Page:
Primary productivity is defined as the rate at which organisms produce organic compounds in an ecosystem through photosynthesis. Primary production of organic compounds by photosynthetic algae and cyanobacteria in the ocean provide the fundamental building blocks of marine ecosystems, from zooplankton all the way up to fish and mammals. Primary productivity in the ocean also produces more than half of the oxygen in the atmosphere, making it an important source of the gas that life needs to survive. Understanding how primary productivity is distributed spatially and temporally in the ocean is important when characterizing global biogeochemical cycles and climate. Marine primary productivity is also a major sink for fossil fuel carbon emissions and is dramatically affected by other human activities, so better constraining the magnitude and distribution of primary productivity in the ocean today is important to when trying to understand how human actions will affect health of marine ecosystems in the future.

Marine primary productivity can be estimated by determining the productivity of photosynthetic oxygen in the ocean, because oxygen and organic compounds are produced through photosynthesis. The triple oxygen isotope (16O, 17O, and 18O) proxy of marine productivity estimates gross oxygen productivity (GOP), the total rate of photosynthetic O2 production without depletion by respiration, by determining the difference between the triple oxygen isotope composition of atmospheric and biologically produced O2 and the rate of air-sea O2 exchange. Measurements can be made from dissolved oxygen samples throughout the ocean, which can then be interpreted into gross oxygen productivity rates. Measurements of the clumped oxygen isotope (17O18O and 18O18O) signature of dissolved oxygen can be used in a mathematically similar way, by comparing the clumped oxygen isotope composition of atmospheric and biologically produced O2, to estimate gross oxygen productivity. Both of these proxies need high-quality experimental measurements of the fractionation of the rare isotopologues of oxygen by marine respiration in order to be applied effectively.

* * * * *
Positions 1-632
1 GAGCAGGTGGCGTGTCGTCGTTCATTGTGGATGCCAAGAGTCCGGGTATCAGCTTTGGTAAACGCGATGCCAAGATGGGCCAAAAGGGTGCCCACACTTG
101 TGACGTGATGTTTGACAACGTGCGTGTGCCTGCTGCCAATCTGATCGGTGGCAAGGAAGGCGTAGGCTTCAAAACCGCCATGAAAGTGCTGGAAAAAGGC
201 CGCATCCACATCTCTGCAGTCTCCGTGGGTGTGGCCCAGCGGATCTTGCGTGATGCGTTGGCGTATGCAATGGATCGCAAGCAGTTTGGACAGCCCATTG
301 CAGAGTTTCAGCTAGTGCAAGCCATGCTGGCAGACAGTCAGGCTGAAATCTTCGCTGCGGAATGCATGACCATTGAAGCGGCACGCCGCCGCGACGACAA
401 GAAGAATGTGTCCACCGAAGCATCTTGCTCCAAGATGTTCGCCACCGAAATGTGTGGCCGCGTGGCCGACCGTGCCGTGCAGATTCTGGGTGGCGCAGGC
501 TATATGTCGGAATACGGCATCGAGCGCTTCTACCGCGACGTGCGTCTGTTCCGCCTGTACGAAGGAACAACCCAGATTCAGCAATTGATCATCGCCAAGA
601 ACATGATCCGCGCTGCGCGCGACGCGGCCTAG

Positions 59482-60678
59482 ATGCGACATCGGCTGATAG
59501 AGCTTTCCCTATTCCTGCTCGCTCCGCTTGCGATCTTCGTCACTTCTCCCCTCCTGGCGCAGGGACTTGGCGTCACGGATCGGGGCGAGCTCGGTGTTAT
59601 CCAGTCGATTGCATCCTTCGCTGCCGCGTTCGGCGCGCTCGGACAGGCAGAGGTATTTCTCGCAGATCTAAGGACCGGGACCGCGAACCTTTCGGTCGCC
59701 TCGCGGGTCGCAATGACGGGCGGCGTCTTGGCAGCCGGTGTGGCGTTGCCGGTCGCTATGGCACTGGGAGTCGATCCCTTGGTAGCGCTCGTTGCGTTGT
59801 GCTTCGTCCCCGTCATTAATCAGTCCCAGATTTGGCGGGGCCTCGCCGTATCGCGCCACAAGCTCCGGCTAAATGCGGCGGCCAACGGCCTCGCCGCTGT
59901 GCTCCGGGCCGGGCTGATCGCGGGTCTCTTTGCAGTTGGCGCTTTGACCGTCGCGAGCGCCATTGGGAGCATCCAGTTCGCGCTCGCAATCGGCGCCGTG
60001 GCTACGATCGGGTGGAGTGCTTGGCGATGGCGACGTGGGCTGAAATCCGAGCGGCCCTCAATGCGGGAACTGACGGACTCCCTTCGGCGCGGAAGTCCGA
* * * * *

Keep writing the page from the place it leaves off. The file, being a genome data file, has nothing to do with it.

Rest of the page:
In my current research project, I will incubate a set of important marine microbes, and measure the values of the five isotopologues of oxygen as these experiments progress. This data will be used to constrain the fractionation of the rare isotopologues of oxygen through respiration and/or photosynthesis, which can be used to improve applications of the triple oxygen isotope and clumped oxygen isotope proxies of gross oxygen productivity in natural systems.